Russia said it was concerned that allegations of gas attacks might be used as a pretext for foreign intervention.
"I do not rule out that somebody wants to use it to state that a red line has been crossed and a foreign intervention is necessary," Russian Foreign Minister Sergei Lavrov told a news conference in Moscow with his German and Finnish counterparts.
Western countries have shown little appetite for getting sucked into the Syrian conflict, but there is also a clear aversion to letting Assad, heavily backed by Shi'ite Iran and their Hezbollah associates, emerge victorious.
France and Britain last month pushed the European Union to drop its ban on arming the rebels, who are mainly Sunni Muslims. London and Paris have not yet said if they plan to arm the fighters. They wanted the ban lifted to apply pressure on Assad.
The International Committee of the Red Cross said it was negotiating with Syria to reach areas surrounding Qusair to deliver medical assistance to the wounded. Humanitarian groups have estimated that up to 1,500 people might need help.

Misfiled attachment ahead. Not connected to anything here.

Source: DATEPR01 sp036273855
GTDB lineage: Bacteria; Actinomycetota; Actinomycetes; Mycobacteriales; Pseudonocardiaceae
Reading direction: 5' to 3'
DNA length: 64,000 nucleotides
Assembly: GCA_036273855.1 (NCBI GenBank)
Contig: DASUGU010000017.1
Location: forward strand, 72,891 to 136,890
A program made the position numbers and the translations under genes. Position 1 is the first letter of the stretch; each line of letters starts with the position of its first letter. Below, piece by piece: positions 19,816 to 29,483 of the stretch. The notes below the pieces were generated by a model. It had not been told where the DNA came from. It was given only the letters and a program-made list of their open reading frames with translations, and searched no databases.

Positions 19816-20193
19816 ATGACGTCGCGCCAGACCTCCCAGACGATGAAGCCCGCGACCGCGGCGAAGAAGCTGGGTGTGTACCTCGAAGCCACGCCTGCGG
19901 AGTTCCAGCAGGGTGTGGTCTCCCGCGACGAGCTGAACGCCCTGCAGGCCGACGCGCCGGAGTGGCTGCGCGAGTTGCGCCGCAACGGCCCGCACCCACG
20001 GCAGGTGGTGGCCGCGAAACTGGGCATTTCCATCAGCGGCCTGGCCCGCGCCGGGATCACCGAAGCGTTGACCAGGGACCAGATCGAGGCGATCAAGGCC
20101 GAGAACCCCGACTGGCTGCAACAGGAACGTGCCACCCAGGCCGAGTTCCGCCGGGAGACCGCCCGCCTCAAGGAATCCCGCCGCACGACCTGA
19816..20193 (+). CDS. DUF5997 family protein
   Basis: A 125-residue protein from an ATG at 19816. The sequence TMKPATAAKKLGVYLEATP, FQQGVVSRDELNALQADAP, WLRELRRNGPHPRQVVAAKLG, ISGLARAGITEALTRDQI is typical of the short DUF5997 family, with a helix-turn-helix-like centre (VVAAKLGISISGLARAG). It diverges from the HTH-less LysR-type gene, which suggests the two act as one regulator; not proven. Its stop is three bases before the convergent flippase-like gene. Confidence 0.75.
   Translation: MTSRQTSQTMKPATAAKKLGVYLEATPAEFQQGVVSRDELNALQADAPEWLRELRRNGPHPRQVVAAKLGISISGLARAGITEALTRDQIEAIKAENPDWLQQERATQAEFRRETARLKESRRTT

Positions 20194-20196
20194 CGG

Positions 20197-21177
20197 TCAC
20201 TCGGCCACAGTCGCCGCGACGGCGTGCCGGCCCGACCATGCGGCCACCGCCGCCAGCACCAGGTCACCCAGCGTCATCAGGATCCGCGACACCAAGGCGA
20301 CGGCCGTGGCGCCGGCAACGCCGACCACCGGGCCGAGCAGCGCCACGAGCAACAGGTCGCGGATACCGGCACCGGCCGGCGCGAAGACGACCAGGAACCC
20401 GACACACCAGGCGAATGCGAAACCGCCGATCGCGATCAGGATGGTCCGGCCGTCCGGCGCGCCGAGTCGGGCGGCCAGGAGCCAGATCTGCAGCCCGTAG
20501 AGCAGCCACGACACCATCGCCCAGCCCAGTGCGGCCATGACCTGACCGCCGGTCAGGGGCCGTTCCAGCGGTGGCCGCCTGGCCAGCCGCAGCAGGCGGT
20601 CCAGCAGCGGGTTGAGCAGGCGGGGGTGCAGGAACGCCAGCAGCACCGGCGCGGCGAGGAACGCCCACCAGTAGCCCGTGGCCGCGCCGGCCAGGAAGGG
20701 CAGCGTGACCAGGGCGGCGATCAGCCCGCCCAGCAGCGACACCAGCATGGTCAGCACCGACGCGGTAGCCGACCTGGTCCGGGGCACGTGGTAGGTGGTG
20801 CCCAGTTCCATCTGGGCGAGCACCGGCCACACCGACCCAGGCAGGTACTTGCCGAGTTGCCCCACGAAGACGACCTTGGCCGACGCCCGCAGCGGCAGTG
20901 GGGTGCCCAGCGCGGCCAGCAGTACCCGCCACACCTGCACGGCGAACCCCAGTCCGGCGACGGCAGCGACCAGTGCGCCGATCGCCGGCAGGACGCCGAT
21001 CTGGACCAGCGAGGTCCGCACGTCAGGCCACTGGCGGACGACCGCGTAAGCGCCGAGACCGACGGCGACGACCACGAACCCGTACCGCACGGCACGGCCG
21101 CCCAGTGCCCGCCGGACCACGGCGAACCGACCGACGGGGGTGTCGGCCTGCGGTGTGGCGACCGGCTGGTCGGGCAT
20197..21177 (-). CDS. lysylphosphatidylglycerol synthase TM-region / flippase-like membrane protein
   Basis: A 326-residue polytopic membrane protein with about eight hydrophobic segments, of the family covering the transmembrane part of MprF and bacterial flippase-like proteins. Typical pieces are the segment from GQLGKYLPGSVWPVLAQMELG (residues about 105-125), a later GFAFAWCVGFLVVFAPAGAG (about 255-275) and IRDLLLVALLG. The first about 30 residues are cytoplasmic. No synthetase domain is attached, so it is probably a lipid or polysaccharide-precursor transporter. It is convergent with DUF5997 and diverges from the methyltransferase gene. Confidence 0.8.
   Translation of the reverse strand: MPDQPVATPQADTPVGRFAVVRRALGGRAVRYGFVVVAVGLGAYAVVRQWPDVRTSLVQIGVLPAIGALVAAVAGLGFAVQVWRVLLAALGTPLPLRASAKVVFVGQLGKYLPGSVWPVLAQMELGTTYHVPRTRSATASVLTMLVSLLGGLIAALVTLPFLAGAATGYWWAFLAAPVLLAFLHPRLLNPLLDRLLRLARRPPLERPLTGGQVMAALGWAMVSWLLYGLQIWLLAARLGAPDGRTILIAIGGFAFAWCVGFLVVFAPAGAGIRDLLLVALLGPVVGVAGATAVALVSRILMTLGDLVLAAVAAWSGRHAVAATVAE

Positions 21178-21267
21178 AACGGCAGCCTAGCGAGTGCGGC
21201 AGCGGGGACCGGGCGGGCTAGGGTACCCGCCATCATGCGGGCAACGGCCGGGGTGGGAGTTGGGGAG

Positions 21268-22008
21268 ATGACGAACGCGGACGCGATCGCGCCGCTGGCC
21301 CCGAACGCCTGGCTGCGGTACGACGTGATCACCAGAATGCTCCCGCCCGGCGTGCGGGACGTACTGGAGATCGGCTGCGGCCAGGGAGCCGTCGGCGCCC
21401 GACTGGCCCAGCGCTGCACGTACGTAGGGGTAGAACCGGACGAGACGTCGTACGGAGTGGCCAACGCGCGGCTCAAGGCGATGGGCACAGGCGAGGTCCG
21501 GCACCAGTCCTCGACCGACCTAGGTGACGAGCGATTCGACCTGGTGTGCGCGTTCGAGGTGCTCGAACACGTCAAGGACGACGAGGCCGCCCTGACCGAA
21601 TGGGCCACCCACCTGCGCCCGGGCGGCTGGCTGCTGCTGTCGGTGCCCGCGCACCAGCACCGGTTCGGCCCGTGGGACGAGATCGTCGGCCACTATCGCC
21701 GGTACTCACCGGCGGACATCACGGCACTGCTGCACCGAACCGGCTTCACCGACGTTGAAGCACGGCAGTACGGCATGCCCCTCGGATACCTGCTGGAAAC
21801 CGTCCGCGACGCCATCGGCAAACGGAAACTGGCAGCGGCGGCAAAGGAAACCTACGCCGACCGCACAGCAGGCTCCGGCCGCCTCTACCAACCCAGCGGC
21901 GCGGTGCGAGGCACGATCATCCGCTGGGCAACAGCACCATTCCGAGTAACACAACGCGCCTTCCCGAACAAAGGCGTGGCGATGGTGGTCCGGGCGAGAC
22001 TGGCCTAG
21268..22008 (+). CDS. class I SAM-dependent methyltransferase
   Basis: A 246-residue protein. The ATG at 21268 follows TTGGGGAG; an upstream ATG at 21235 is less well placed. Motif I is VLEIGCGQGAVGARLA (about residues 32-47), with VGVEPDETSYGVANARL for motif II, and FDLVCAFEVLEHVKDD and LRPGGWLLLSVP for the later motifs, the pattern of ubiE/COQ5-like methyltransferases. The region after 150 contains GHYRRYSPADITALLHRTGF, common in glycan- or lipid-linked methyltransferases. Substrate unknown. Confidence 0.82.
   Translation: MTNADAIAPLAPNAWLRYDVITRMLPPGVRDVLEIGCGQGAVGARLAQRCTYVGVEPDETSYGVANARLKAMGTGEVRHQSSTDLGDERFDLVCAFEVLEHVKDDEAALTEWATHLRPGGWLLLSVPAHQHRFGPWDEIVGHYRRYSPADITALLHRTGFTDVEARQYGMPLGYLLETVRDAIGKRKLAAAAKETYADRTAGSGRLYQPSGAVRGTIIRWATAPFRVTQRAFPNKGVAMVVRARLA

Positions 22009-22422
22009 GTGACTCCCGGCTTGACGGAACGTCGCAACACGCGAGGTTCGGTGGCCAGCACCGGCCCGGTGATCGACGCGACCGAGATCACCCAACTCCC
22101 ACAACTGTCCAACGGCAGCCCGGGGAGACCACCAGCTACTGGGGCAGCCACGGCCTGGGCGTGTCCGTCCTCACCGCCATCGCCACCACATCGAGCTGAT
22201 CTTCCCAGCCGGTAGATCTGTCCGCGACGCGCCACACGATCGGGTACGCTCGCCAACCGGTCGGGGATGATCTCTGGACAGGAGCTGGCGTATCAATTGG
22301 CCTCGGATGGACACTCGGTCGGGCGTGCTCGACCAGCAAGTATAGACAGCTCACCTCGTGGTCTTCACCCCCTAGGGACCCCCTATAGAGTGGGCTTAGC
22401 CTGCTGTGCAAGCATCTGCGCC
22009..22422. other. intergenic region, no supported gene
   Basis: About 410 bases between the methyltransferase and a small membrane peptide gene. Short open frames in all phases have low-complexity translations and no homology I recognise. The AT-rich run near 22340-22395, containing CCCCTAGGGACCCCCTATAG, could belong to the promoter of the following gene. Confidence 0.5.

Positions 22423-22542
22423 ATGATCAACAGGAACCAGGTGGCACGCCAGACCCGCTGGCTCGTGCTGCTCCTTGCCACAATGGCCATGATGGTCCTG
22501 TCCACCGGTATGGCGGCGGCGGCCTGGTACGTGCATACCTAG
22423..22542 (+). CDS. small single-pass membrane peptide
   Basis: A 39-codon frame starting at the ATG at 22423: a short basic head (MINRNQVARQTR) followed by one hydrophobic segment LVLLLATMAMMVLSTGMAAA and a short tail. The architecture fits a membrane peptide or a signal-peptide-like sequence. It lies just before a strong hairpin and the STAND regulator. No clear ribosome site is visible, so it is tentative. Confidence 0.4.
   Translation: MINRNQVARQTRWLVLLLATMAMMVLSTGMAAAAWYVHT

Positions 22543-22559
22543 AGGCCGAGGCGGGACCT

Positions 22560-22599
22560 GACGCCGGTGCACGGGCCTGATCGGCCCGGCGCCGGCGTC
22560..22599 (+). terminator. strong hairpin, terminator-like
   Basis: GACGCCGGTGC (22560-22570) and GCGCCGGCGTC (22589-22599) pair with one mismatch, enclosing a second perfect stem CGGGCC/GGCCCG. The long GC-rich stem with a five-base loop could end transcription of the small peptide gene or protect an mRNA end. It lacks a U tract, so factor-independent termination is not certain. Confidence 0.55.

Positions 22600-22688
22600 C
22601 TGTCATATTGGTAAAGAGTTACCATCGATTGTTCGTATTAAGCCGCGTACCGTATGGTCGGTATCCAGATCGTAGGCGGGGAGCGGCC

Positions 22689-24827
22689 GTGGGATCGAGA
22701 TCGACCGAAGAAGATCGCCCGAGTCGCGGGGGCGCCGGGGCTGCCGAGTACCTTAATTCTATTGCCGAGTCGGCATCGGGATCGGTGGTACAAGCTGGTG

"Today the conflict is extremely fragmented, and this is one of the biggest operational challenges for the ICRC," said Robert Mardini, the head of Red Cross operations in the Middle East.
Qusair lies along a corridor through the central province of Homs, linking the capital Damascus to the coastal heartland of Assad's minority Alawite sect, an offshoot of Shi'ite Islam.
Many rebels and civilians fled the town early on Wednesday, heading to the villages of Debaa, 5 kilometers (3 miles) northeast, and Buwayda, another 7 km in the same direction.
"We have a large number of civilians and wounded in Buwayda," said activist Mohammed al-Qusair.
Russia, which has thrown its weight firmly behind Assad West, cautioned Damascus that the conflict could only be resolved through diplomacy.